The mayor has asked that all agencies that offer care to the needy register in one place. If a person has 7 or 8 needs, all the help that is available can be found in one place.

I also mentioned about some of the panhandlers trying to be funny with their signs ... like "25 cents or best offer."

Today I saw a first. The man had a sign that on one side said, "My family was attacked by Ninjas. I need money to take Kung Fu lessons."

On the other side it said, "Bank robber out of bullets. Need nelp."

He might think it's funny. I don't.

Another tried to be a poet. His sign said, "My name is Marvin. I'm starvin."

Juanita
MSPA Gold Certified
Happily shopping the Houston, TX area.
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JuanitaJ
Star Contributor

Houston, TX
USA
1082 Posts

Posted - 06/29/2015 :  12:10:57 PM  Reply  Reply with Quote
Correct me if I am wrong, but I have always heard that people with lupus should definitely stay out of the sun.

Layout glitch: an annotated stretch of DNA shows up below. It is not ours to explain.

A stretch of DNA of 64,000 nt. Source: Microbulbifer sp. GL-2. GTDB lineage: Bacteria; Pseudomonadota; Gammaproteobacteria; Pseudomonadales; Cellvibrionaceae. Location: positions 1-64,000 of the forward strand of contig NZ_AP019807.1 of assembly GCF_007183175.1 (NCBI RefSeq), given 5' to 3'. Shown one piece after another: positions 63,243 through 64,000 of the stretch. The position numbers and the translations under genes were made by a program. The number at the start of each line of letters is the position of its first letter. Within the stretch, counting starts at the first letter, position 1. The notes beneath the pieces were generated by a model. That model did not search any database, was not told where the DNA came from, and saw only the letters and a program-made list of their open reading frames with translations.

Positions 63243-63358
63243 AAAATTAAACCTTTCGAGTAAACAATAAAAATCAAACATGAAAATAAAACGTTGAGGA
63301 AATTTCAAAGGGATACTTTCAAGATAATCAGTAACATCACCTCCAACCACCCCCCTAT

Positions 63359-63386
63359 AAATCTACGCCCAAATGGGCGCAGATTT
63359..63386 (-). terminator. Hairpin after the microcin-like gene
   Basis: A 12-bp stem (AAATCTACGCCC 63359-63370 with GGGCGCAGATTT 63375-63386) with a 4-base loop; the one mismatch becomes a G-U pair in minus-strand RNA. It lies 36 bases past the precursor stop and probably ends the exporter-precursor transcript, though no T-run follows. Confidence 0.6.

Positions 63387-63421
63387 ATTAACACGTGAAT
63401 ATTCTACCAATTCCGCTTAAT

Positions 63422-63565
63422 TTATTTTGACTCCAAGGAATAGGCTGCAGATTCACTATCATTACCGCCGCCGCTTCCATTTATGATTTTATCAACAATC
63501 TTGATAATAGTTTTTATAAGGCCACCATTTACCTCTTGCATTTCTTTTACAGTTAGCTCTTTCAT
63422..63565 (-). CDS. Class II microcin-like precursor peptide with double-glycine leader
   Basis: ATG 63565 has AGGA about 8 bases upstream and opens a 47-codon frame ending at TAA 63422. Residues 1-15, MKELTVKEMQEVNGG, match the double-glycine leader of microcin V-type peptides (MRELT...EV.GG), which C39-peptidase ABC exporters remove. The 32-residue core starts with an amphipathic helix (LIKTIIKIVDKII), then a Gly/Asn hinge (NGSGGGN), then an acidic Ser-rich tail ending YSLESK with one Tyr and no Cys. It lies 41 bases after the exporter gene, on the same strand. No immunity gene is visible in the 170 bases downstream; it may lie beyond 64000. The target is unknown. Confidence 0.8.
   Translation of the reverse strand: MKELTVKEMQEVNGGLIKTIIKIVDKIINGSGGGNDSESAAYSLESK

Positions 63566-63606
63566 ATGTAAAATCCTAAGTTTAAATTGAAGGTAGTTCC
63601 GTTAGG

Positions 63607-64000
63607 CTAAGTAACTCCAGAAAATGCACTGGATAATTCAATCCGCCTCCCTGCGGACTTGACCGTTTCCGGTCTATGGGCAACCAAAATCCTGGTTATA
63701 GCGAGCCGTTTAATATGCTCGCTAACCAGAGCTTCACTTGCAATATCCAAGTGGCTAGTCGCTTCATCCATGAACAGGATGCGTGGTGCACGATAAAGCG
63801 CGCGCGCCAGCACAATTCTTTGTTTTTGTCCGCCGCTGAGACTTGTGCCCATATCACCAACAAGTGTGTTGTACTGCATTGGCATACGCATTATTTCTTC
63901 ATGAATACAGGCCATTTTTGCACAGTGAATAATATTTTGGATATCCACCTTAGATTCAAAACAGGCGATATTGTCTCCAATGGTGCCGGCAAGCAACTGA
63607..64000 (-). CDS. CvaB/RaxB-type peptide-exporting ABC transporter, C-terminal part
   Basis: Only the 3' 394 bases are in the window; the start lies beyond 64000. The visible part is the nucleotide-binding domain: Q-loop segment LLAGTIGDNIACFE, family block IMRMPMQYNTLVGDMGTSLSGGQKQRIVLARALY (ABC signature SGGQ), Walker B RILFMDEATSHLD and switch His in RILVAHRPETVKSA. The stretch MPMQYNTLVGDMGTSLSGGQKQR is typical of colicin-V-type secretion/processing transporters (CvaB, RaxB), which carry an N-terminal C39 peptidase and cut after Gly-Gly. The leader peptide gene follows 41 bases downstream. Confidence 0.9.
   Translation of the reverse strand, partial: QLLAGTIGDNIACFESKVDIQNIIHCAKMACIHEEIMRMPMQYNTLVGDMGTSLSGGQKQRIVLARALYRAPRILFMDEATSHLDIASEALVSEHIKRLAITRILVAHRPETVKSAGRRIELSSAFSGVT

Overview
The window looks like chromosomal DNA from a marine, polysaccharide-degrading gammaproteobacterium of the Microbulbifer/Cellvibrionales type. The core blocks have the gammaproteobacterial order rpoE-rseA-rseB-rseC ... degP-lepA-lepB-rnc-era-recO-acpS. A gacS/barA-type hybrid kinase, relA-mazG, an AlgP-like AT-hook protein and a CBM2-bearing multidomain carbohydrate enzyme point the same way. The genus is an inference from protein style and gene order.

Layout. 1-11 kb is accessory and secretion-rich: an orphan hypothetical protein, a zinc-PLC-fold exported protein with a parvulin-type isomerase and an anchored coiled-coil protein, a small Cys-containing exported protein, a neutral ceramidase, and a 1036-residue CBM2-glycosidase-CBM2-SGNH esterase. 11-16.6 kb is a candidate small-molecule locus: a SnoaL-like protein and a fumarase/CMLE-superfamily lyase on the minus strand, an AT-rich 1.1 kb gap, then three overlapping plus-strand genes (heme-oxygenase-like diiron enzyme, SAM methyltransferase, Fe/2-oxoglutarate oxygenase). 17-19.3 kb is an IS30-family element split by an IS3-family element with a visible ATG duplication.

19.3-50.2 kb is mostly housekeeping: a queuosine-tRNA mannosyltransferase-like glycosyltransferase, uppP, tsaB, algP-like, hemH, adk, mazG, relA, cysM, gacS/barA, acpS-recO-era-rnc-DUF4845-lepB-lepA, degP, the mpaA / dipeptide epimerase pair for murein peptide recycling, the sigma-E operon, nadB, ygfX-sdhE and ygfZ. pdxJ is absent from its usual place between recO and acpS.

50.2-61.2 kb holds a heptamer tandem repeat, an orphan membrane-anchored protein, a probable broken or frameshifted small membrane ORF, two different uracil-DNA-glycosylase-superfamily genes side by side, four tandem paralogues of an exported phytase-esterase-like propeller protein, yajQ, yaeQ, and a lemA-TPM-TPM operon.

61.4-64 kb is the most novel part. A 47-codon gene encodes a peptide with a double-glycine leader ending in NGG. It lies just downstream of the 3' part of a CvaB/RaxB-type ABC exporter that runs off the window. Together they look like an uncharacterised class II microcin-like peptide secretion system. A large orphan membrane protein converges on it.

Many times the panhandlers have sob stores written on their signs..like out of gas, or home foreclosed, or just hungry.

But today, there was a woman about 55 or so, with bandages on her arm, ankle and leg, and she was holding a sign that said, "HAVE LUPUS. PLEASE HELP."

She was standing in the hot Houston sun with no protection whatsoever. The sun and heat of Houston in the summer is enough to make a healthy person pass out. I was so tempted to advise her that she should get out of the sun or change her reason for needing handouts because nobody was going to believe her.

Juanita
MSPA Gold Certified
Happily shopping the Houston, TX area.
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JuanitaJ
Star Contributor

Houston, TX
USA
1082 Posts

Posted - 07/02/2015 :  09:23:49 AM  Reply  Reply with Quote
I saw something online today that I thought was brilliant!

A civic arts project placed public pianos on the streets of Sarasota, FL, so that passersby could express themselves.

A homeless man sat down and started playing (and earned some money doing so). People were blown away by his talent. Someone who owned some bars saw him and offered him a job playing in his establishments.

This was just so clever!

http://www.cnn.com/2015/07/02/living/feat-homeless-man-piano-video-viral-sarasota/index.html

Juanita
MSPA Gold Certified
Happily shopping the Houston, TX area.